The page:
Royal Bank of Scotland (RBS) sees two to four initial public offerings from the Gulf and between seven and 10 mandates for bond issuances in the Middle East and Africa in 2011, senior regional executives said.
Tom Emmet, RBS managing director and head of corporate finance and equity capital markets for the Middle East and Africa, said IPOs would likely be listed on the London bourse with the UK bank actively involved in two Gulf IPO deals.
"Anything between 2-4 IPOs in London this year," he told reporters at a media roundtable in Dubai regarding the prospects for listings. "You are going to see the next ones from the UAE or Qatar."
Emmet said the deals that the company is involved in will likely be listed in London and will be valued in the range of $200 million to $400 million in size. Both deals will come after the first half of 2011, he added.
IPO activity in the Gulf came to a standstill after the global financial crisis. There have been signs of pickup in recent months, however, with Topaz Energy and Marine, a unit of Oman's Renaissance Services launching a $500 million London listing earlier in March.
And Emirates Airlines, one of Dubai's most profitable entities has been the subject of speculation that it, too, might seek a public listing as Dubai raises funds to help meet Dubai World's $26 billion debt restructuring plan.
Like the IPO market, debt capital markets in the region came to a halt following the financial crisis. Signs of life in the sector emerged in the fourth quarter of last year but regional unrest has dampened some enthusiasm for the bond market early in 2011.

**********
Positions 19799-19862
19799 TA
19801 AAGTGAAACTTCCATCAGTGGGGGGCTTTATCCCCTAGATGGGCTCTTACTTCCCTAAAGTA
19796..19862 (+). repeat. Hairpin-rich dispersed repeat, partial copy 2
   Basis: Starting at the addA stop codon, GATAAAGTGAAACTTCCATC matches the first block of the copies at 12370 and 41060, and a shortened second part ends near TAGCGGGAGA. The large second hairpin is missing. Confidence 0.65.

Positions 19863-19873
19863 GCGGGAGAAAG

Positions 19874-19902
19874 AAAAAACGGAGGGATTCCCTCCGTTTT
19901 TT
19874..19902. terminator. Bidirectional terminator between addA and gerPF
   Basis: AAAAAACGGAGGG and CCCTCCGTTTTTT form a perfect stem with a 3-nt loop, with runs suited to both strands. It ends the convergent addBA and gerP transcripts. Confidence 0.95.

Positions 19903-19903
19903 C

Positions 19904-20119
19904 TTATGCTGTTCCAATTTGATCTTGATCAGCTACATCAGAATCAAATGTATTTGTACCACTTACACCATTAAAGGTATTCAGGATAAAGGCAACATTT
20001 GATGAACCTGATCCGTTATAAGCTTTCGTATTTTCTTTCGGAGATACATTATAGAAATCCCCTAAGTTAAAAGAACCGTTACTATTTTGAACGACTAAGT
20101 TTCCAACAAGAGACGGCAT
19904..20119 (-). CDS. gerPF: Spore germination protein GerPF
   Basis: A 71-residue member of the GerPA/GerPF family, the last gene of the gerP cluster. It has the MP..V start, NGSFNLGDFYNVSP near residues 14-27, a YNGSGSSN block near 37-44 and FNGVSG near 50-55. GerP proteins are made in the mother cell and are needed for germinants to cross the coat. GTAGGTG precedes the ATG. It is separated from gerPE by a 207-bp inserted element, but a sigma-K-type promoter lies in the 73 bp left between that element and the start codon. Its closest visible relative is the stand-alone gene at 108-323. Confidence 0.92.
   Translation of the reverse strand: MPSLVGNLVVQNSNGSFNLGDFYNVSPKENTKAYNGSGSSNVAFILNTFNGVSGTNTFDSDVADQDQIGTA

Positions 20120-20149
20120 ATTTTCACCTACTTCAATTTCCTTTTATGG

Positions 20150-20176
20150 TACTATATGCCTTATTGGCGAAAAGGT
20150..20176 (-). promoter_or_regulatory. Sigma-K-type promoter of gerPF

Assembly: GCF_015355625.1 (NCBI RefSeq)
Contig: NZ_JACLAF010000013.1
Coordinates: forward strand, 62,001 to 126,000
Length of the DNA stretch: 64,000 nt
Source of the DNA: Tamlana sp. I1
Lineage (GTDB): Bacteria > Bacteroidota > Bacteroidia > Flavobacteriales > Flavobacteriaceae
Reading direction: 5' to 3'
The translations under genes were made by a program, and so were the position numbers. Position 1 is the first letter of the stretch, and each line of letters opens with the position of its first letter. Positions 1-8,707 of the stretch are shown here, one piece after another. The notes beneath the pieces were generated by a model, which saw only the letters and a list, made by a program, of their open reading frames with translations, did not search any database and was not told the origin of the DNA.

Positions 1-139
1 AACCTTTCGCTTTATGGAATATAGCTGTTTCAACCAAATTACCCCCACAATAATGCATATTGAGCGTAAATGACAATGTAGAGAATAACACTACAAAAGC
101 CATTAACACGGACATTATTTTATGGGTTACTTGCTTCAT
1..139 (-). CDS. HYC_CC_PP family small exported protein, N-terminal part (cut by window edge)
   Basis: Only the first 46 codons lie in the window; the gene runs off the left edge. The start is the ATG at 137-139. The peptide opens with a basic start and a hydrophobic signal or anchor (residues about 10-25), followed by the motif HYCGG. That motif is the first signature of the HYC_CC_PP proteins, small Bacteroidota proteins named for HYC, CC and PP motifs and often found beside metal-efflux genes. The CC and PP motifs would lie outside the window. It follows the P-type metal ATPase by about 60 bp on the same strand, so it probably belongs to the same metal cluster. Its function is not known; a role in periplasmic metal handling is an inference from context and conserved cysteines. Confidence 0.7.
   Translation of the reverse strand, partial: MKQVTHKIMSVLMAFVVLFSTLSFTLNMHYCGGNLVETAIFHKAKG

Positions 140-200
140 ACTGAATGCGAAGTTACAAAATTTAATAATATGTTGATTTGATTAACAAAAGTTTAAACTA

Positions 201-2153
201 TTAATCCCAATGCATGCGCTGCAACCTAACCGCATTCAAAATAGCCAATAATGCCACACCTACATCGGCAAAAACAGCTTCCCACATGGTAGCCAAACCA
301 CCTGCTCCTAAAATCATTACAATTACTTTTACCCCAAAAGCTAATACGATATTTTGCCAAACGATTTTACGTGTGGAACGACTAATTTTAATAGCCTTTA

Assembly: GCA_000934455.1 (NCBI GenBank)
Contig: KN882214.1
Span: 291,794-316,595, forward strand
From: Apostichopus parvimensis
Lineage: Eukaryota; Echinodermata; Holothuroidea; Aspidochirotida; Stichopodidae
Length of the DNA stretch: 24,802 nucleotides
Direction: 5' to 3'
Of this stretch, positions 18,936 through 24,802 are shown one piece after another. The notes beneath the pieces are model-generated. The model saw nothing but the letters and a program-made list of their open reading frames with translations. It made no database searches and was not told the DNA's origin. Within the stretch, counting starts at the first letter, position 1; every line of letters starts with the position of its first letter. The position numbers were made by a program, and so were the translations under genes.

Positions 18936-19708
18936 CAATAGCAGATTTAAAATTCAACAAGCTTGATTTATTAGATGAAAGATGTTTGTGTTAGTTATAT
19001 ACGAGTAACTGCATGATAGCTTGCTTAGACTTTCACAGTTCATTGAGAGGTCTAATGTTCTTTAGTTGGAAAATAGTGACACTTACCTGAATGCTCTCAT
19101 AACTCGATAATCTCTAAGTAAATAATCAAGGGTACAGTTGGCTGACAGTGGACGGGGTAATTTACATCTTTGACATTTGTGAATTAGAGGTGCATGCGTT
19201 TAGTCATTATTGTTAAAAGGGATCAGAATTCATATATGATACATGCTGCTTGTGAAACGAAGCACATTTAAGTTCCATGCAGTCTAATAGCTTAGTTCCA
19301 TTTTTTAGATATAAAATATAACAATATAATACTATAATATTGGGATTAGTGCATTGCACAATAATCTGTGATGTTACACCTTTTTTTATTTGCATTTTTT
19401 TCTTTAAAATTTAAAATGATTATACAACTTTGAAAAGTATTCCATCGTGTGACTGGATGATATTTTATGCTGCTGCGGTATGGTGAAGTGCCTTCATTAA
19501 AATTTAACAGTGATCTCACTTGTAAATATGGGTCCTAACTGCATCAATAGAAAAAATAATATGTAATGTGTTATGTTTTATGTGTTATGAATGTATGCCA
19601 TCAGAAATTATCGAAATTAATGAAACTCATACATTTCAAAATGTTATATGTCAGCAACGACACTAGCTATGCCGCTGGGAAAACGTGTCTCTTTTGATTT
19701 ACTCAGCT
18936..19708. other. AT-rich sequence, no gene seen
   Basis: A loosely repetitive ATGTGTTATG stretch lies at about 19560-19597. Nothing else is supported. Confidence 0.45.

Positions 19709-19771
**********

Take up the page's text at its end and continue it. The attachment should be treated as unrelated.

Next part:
RBS executives, however, see more mandates for debt issuances in the pipeline.
The company expects between seven and 10 mandates for new bond issues in the Middle East and Africa this years, said Jacco Keijzer, managing director and head of debt capital markets, Middle East and Africa.
"Most of them are paper mandates already or signed, some of them are verbal, but I'm very comfortable that most of them are coming through," Keijzer said.
UAE telecom major etisalat's scrapped $12 billion offer for rival Zain would have been a landmark deal for the Gulf where sovereign wealth funds tend to hog the limelight on big deals, RBS executives said.
The Gulf region's largest telecom player walked away from the deal on Saturday citing Zain's divided board.
"It's unfortunate that the deal has collapsed," said Tom Emmet, RBS' managing director and head of corporate finance and equity capital markets for the Middle East and Africa. "For etisalat it would have been a very transforming deal.
"For the region, it would have been a real landmark transaction that would have helped put the regional markets back on the map away from the limelight of sovereign wealth funds which you continue to see much of the headline activity."
Sovereign wealth funds, such as the acquisitive Qatar Investment Authority and Abu Dhabi-based investment vehicles, have garnered most of the M&A attention in the Gulf region by snapping up stakes in high-profile companies like Porsche. "It might not be the definite end of it," Emmet said of the abandoned deal. "It probably is for a very short time. I think companies like etisalat will never say never. I think the seller is never going to say never."
Zain major shareholder, the Kharafi Group, was the architect of the etisalat deal and is keen to sell its roughly 20 per cent stake in the Kuwaiti telecoms operator.
"I think something will ultimately happen to Zain. Mainly because you have a co-shareholder who is motivated to monetise their investments," Emmet added, speaking at a media roundtable.
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